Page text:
The first and most common meaning of the word “accident” is an undesirable or unfortunate event, one that runs contrary to the doer’s intentions – for example, an automobile crash. To believe that our existence is an accident in this sense would indeed lead to a bleak and pessimistic outlook on life. And this viewpoint has in fact been adopted by some religious groups: for example, the ancient sects collectively known as Gnostics believed that our material existence was a grave misfortune, the creation of an rebel angel or evil demiurge, and that human beings were divine spirits trapped in bodies of gross matter from which we should seek to escape. Of course, while the Gnostics looked forward to liberating themselves from the prison of this world and regaining their heavenly status, an atheist has no such afterlife dreams to look forward to. Therefore, to claim that atheists must believe life to be an accident would be a powerful emotional argument against atheism – if it were true.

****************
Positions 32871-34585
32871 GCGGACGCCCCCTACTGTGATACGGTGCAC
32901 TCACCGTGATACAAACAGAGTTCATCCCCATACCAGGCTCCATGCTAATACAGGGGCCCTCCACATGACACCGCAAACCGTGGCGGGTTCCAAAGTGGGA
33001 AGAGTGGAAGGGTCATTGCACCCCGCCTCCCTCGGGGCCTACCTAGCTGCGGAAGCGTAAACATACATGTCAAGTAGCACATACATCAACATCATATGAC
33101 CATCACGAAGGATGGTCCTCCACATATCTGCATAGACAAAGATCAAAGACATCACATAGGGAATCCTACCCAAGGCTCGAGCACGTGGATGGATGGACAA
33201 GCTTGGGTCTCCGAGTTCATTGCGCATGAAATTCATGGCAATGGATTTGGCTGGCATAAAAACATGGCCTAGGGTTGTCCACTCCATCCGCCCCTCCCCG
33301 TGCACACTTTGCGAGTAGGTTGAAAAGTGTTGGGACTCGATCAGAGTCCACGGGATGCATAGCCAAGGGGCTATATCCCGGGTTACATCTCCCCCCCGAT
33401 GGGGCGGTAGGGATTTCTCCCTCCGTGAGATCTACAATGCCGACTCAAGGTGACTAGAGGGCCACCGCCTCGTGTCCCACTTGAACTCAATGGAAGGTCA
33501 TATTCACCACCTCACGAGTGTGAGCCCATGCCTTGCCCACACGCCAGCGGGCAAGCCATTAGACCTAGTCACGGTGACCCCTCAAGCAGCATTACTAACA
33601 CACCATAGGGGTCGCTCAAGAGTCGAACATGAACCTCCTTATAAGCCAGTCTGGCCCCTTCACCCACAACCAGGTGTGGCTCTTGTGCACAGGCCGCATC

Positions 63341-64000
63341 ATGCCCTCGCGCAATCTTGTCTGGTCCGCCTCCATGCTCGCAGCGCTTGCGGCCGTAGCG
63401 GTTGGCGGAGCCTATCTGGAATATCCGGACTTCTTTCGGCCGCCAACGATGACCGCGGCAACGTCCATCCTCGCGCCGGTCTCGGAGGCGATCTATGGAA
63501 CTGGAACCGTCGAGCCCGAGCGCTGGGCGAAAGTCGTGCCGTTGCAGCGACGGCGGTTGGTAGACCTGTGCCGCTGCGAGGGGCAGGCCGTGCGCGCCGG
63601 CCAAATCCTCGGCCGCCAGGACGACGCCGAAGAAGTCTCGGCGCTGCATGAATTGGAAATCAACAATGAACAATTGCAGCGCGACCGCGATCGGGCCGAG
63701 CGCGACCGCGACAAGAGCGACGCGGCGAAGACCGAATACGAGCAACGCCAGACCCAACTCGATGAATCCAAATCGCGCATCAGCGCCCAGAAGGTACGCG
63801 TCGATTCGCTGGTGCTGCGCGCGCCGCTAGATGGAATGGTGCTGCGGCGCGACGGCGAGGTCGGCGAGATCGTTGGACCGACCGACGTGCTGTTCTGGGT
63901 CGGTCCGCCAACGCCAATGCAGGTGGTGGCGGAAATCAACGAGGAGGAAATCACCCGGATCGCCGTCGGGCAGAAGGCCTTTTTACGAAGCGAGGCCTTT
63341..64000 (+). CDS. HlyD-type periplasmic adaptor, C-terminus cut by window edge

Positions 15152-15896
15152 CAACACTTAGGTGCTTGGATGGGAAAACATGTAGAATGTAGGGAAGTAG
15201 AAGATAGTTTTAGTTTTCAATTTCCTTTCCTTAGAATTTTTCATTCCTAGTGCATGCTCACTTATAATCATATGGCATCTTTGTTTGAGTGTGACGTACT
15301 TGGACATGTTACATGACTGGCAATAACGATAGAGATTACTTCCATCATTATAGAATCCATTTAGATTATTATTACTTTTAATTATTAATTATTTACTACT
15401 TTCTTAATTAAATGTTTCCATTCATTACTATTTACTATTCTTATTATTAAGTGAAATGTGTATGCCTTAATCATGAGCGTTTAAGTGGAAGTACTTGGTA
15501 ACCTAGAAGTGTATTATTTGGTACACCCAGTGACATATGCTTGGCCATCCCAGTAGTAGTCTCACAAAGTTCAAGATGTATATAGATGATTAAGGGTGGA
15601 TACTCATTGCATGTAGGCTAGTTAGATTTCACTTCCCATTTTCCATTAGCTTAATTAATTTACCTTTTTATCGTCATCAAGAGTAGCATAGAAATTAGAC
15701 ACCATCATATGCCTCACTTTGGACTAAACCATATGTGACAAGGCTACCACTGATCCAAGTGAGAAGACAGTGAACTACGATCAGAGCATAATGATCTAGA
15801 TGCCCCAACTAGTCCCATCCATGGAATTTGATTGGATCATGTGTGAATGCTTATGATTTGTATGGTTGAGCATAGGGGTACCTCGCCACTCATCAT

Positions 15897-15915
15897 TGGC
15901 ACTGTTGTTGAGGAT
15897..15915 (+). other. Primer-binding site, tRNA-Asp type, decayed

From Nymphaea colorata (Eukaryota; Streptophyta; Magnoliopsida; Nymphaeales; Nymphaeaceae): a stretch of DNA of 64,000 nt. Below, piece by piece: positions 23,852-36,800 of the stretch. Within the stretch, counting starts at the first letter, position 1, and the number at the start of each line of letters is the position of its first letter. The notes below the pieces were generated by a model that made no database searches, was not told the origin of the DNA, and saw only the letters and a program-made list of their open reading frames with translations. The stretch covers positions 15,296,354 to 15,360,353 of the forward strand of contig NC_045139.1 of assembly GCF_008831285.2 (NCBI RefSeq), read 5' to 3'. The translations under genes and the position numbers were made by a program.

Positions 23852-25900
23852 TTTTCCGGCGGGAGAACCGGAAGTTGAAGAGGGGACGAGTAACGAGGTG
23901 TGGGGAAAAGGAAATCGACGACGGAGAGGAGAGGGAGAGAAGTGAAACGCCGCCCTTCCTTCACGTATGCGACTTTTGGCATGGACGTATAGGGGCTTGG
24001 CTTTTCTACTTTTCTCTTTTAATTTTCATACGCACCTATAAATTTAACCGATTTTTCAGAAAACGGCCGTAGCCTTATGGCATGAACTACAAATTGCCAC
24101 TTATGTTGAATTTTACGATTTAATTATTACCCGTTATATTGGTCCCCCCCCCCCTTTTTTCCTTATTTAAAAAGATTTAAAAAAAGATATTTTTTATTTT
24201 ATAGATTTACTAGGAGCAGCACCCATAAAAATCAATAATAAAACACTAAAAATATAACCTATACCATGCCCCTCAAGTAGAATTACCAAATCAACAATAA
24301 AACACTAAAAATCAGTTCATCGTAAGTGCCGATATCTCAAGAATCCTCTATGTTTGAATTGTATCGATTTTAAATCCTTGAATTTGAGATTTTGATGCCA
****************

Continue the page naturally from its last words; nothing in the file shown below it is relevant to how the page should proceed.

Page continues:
However, it should be obvious that, apologist stereotypes to the contrary, an atheist could not consistently believe that life is an accident in this sense – because this would imply that the emergence of life was an event contrary to someone’s intentions, and whose intention could an atheist possibly believe that to be? If life came into being not as the result of the willed act of a creator but rather as the product of the interaction of physical laws, as most atheists believe, then it makes no sense to say that we are an accident; for natural laws cannot possibly go awry and do not have intentions that can be thwarted. If anything, to say that we owe our existence to the operation of laws of nature means that we are deeply and fundamentally a part of the cosmos, that it is in a sense right that we should be here. In this sense, our existence is every bit as “natural” as the existence of the sea, the earth and the stars. Theists are free to believe, and many do believe, that life is somehow an unnatural phenomenon that must be brought about or sustained by miracles that violate the normal course of nature; but clearly an atheist could not possibly believe this.